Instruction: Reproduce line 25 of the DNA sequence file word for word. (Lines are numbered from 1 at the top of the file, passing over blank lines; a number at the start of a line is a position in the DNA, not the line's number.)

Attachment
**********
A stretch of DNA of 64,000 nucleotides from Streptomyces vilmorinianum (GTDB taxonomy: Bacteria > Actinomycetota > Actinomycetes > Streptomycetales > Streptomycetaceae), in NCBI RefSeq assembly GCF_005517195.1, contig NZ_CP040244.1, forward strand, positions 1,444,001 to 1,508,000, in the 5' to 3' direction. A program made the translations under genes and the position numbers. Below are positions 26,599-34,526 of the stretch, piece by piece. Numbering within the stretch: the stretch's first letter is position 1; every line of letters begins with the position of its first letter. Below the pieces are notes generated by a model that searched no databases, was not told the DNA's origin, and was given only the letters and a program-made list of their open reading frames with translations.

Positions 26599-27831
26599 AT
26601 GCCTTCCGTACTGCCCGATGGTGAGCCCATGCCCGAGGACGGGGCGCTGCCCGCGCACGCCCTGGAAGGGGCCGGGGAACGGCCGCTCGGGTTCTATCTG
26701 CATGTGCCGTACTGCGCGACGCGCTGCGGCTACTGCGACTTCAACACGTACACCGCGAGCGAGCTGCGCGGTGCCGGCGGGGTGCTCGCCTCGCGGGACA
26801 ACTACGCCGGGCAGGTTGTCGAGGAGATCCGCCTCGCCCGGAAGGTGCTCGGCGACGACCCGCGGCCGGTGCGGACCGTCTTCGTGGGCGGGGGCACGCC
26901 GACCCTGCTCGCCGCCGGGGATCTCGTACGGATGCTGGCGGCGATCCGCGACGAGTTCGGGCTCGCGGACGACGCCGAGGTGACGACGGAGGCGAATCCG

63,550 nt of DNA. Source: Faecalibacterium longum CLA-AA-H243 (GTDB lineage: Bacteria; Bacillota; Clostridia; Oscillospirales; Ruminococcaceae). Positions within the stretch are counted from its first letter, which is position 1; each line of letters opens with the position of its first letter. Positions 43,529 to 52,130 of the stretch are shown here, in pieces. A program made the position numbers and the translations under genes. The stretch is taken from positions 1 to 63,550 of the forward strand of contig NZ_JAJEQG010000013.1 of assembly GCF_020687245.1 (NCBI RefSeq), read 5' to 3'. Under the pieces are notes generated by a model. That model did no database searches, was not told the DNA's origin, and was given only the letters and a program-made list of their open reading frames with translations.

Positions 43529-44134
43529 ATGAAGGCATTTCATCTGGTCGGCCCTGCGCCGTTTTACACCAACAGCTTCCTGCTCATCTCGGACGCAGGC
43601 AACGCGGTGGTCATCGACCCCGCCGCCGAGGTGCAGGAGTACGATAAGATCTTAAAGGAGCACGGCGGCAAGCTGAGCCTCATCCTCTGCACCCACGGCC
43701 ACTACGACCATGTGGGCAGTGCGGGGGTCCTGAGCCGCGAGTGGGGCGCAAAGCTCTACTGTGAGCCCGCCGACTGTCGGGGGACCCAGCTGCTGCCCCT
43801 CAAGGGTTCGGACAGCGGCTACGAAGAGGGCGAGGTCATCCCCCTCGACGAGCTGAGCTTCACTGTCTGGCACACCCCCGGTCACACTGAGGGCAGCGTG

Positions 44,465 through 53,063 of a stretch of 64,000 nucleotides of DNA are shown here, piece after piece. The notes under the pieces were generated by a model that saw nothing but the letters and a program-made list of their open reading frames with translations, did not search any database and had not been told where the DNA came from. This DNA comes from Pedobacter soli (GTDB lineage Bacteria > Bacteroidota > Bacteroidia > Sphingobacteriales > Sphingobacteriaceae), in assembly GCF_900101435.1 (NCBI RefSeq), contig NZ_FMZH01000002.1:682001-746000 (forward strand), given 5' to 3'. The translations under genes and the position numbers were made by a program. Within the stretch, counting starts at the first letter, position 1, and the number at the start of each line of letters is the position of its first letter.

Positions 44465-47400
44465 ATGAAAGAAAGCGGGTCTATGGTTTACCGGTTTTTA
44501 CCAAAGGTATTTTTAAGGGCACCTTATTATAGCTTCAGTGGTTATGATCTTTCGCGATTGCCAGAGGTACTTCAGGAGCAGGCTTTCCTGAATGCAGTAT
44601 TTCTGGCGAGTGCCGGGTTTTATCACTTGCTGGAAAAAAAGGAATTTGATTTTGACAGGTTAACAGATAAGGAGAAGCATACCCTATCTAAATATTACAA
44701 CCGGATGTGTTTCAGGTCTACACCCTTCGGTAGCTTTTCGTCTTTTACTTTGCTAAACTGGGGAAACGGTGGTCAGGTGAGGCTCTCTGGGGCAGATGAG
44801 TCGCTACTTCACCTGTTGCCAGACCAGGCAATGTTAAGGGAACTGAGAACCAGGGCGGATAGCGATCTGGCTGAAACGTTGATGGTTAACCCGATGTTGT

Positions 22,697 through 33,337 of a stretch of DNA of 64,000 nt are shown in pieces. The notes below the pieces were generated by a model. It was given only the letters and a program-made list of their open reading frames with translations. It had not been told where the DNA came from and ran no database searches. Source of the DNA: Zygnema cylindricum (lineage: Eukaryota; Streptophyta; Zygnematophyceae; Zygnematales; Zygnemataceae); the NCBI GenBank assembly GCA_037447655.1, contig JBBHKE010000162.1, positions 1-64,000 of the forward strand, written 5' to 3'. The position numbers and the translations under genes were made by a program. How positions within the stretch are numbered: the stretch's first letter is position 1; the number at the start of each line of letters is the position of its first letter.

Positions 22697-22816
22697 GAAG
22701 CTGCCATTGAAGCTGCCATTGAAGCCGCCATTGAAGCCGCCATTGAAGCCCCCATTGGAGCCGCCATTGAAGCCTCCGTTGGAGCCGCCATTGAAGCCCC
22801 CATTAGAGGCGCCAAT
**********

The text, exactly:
22801 CATTAGAGGCGCCAAT